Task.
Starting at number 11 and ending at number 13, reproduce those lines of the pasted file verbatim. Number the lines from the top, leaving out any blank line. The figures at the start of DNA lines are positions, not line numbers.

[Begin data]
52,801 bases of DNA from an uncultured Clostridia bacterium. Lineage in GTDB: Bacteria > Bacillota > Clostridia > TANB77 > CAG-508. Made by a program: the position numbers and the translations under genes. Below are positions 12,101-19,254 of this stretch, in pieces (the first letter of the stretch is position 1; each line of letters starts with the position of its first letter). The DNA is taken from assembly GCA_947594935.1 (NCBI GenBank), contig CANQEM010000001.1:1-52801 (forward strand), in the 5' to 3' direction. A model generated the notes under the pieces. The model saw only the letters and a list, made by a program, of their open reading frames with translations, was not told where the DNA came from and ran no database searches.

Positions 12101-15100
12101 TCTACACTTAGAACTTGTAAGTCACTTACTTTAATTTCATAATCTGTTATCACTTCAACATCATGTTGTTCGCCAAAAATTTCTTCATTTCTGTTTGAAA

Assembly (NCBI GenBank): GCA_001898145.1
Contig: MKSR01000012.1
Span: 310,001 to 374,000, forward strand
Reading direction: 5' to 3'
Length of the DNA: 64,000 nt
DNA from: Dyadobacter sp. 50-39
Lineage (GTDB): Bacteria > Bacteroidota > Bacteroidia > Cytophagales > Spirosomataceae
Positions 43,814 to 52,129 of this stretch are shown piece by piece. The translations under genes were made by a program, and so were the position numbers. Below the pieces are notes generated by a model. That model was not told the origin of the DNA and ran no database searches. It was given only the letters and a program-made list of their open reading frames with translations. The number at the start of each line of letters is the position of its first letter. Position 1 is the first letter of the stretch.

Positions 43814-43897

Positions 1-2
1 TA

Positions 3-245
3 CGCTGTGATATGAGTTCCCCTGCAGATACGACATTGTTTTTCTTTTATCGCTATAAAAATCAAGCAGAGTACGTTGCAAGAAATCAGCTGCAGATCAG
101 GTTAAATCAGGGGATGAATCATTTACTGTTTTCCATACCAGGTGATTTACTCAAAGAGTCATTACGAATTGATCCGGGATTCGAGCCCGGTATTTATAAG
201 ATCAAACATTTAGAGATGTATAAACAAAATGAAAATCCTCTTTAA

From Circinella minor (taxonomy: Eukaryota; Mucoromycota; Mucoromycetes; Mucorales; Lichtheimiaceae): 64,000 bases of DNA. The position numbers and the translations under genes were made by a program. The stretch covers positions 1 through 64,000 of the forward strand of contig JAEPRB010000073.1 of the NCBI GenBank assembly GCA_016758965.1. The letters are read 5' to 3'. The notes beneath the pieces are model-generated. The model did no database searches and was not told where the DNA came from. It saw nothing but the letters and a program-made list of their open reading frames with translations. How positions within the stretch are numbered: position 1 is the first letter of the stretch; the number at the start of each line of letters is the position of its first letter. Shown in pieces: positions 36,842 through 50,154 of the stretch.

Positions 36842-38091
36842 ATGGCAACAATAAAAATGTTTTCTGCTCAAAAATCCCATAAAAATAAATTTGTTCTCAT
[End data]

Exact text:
Positions 43,814 to 52,129 of this stretch are shown piece by piece. The translations under genes were made by a program, and so were the position numbers. Below the pieces are notes generated by a model. That model was not told the origin of the DNA and ran no database searches. It was given only the letters and a program-made list of their open reading frames with translations. The number at the start of each line of letters is the position of its first letter. Position 1 is the first letter of the stretch.

Positions 43814-43897

Positions 1-2